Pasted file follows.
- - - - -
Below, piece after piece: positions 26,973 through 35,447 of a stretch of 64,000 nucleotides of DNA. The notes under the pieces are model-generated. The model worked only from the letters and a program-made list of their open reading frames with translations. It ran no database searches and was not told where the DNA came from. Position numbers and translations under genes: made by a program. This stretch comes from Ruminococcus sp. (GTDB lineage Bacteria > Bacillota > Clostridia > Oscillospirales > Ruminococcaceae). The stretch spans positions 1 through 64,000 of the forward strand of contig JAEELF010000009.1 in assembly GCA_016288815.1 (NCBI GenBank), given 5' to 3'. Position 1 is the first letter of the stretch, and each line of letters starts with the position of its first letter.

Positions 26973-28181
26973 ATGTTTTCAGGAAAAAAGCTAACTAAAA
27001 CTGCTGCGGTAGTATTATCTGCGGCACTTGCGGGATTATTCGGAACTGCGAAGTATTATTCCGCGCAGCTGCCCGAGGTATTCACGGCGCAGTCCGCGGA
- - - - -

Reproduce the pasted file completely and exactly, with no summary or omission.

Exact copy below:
Below, piece after piece: positions 26,973 through 35,447 of a stretch of 64,000 nucleotides of DNA. The notes under the pieces are model-generated. The model worked only from the letters and a program-made list of their open reading frames with translations. It ran no database searches and was not told where the DNA came from. Position numbers and translations under genes: made by a program. This stretch comes from Ruminococcus sp. (GTDB lineage Bacteria > Bacillota > Clostridia > Oscillospirales > Ruminococcaceae). The stretch spans positions 1 through 64,000 of the forward strand of contig JAEELF010000009.1 in assembly GCA_016288815.1 (NCBI GenBank), given 5' to 3'. Position 1 is the first letter of the stretch, and each line of letters starts with the position of its first letter.

Positions 26973-28181
26973 ATGTTTTCAGGAAAAAAGCTAACTAAAA
27001 CTGCTGCGGTAGTATTATCTGCGGCACTTGCGGGATTATTCGGAACTGCGAAGTATTATTCCGCGCAGCTGCCCGAGGTATTCACGGCGCAGTCCGCGGA